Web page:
Farm Security Administration/Office of War Information Black-and-White Negatives Monuments to Paul Bunyan and Prospector's are a few of the images of distinctive monuments in this collection.
Miscellaneous Items in High Demand The "Miscellaneous Items" category consists of more than 80,000 descriptions of individual images from a variety of the Prints & Photographs Division's photographic, print, drawing, and architectural holdings.
Harris & Ewing Collection This collection shows the Washington Monument as a background for Easter egg hunts and Fourth of July fireworks. There are also images form monument dedications.
Architecture, Design & Engineering Many different designs for the Washington Monument were produced. This collection holds architectural drawings and different renderings for the Washington Monument and other monuments.
Detroit Publishing Company This collection holds images of Washington Monuments in D.C., Baltimore, Maryland and Richmond Virginia. There are other monuments to soldiers, presidents and even a monument to commemorate the discovery
that inhaling either causes insensibility.
Today in History - Each day an event from American history is illustrated by digitized items from the Library of Congress American memory historic collections.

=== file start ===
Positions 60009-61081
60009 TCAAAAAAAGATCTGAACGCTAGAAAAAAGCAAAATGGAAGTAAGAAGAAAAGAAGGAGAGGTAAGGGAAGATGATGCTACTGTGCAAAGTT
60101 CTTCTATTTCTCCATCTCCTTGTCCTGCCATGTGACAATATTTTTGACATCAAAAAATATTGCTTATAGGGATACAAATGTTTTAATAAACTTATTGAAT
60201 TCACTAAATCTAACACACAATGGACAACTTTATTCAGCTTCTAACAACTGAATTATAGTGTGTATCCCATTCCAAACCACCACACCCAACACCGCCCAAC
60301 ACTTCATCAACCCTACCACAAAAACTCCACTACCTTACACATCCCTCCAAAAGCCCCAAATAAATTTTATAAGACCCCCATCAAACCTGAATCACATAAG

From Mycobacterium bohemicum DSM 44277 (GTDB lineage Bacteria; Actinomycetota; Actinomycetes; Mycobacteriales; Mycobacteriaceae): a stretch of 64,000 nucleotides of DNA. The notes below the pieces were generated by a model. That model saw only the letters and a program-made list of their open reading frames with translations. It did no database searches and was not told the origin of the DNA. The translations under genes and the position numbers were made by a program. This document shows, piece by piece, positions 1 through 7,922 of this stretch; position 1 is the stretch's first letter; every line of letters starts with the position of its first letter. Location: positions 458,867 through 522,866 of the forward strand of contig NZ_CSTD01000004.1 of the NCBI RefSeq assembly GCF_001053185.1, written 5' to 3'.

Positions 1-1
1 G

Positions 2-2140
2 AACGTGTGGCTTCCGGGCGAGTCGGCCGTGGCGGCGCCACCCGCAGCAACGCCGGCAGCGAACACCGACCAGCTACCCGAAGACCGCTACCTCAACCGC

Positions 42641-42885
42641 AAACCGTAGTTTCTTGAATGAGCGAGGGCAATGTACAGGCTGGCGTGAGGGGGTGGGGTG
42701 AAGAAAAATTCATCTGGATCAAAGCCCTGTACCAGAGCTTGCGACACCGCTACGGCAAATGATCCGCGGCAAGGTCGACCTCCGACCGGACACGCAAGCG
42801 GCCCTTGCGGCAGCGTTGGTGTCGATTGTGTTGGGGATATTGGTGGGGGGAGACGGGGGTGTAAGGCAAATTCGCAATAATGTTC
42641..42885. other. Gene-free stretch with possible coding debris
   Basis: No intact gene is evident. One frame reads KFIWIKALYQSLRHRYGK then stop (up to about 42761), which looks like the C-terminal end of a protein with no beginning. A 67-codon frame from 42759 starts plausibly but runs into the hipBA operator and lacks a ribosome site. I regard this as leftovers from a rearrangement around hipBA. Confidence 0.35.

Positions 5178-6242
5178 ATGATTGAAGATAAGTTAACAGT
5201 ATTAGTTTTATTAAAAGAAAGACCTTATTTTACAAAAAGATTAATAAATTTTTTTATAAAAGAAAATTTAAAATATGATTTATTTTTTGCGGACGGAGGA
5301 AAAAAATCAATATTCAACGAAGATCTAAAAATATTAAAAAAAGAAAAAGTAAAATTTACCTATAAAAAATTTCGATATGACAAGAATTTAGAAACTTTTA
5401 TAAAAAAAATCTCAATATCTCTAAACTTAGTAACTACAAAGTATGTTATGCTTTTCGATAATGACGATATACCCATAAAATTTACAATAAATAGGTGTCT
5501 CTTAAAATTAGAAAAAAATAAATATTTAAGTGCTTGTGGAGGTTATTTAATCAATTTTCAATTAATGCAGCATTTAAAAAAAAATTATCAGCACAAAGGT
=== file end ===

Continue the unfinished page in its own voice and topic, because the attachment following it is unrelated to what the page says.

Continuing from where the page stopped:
April 20, 1850: Daniel Chester French American sculptor Daniel Chester French was born in Exeter, New Hampshire.
December 6, 1884: The Washington Monument Workers placed the 3,300 pound marble capstone on the Washington Monument completing construction of the 555-foot Egyptian obelisk.
June 19, 1885: Statue of Liberty The Statue of Liberty arrives at its permanent home at Bedloe's Island in New York Harbor.
December 11, 1919: Boll Weevil Honored The citizens of Enterprise, Alabama, erected a monument to the ball weevil, the pest that devastated their fields but forced residents to end their dependence on cotton.
Exhibitions - Discover exhibitions that bring the world's largest collection of knowledge, culture, and creativity to life through dynamic displays of artifacts enhanced by interactivity.
Worthy of Washington In 1833, the Washington National Monument Society embarked on a mission to fulfill a forgotten pledge that Congress had made fifty years earlier to erect a memorial to honor the first U.S. president.